Wednesday, 2 December 2015

Meaningful Comments: Who?

In Meaningful Comments: Why?, I looked at why good comments are important and the ways they can propel learning.  In Meaningful Comments: How?, I shared the discussions in my classes on how to make good comments: ask questions, expand on ideas, and share your story.  I was reminded in that post by commenter Bruno Winck that when you disagree with the author let them know by respectfully stating your thoughts.  Of course, this is in the hopes of both of you expanding your understanding.  When that happens, it is important for the author to not take things too personally (and delete objectionary comments) but more, to see this as an opportunity to learn and grow.

In this post I want to focus on who should be commenting on each other's work.  In this connected world, work done by the student shouldn't just be seen by the teacher.

Students commenting on each other's work

Publicly commenting on another's work, as Tom Whitby commented in Meaningful Comments: How?, is a relatively new thing.  Other than in peer editing, some kind of gallery walk activity, or an audience-question-time after a presentation, it just isn't done in our classrooms.  Often student work is for the teacher's eyes only.  But I want to state that there is something meaningful about students commenting on other student's work.  When you have to make a meaningful comment, you have to understand both what the author is saying and how you feel and think about it.  The wheels have to turn.  I think all of us Ed blog readers and writers know the feeling: "This is a great post but I just don't have the energy to intelligently synthesize my thoughts and put them into words.  I'll just hit like."  Commenting requires committing valuable resources.

If your hope is to have a community of learners, then your students should be commenting on each other's work.  They need to learn together in a safe environment that promotes sharing.  They need to be involved in each other's learning.  Furthermore, it brings them to operate at the highest level of Bloom's taxonomy: analyzing, evaluating and even creating (their response).

[Bloom's Taxonomy photo, “New Blooms Pyramid“, by Andrea Hernandez licensed under CC BY-SA 2.0.]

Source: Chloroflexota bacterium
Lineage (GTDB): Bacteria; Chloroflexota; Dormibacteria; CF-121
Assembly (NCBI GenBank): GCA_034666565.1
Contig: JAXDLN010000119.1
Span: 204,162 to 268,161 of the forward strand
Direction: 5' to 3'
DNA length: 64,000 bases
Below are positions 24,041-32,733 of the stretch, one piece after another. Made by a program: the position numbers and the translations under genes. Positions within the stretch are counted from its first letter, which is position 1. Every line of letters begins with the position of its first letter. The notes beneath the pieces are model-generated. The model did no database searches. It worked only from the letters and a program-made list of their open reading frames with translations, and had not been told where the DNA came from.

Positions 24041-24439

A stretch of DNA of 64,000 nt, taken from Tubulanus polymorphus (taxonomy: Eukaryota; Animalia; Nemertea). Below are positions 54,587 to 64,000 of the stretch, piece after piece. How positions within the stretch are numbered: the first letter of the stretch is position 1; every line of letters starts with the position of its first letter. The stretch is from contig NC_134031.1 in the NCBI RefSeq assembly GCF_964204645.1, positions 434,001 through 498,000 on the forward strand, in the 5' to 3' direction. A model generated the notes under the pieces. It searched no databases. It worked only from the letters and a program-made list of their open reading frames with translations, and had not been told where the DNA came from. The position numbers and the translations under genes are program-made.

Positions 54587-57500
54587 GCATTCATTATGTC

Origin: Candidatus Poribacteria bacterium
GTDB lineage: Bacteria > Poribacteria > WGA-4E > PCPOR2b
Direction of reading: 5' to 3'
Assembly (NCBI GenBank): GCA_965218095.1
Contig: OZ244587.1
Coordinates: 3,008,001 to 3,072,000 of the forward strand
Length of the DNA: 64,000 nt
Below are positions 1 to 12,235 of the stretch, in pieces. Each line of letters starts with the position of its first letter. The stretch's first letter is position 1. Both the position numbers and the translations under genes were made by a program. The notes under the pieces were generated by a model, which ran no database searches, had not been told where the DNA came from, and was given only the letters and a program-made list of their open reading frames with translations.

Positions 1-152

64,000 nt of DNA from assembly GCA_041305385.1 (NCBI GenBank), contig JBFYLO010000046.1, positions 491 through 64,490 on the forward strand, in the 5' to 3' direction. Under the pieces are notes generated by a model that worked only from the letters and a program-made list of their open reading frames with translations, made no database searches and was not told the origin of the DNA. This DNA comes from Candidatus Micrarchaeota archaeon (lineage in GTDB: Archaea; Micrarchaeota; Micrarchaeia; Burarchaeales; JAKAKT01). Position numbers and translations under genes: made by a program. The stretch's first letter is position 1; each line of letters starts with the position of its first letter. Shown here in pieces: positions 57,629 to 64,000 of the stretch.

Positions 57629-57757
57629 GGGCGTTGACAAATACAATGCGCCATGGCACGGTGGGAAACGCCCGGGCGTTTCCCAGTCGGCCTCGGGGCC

Teachers commenting on student work

I've talked a lot about teacher commenting in this series particularly on how it promotes student learning.  In the comment above, it is the teacher who gets to learn.  Either way, learning comes from the dialogue.  The initial post is a shotgun approach to learning; it is the comments that target in on personalized learning.  I would go as far as to say: if you find yourself having to choose between commenting on student work and grading it, I suggest you comment.  The comment propels learning while the grade puts an end to it.

Principals commenting on student work

In this connected world we live, right from his or her office, a principal can connect and encourage a student.  In fact, they need to get in on the action.  What a way to put one's finger on the pulse of what is going on in the classes but to read and comment on what the students are doing within their classes!

Parents, other teachers . . . really anyone

What an excellent learning conversation going on here...from one student's post.  A parent, two teachers, and several students propelling each other to do and to be better.  Parents having a window into what is going on in the class. Other Math teachers chiming in on the student's learning.  Students encouraging each other along in the material.  This is what being in a community of learners is all about.


In the hopes of more genuine comments for my students' work from those outside of the school, I thought that I would end this post with a learning opportunity.  Here is a Flipboard magazine of some of my students' blogs.  Please take a moment to check their digital portfolios out and possibly expend some energy and make a comment.  I know they would love to have some of your input into their learning.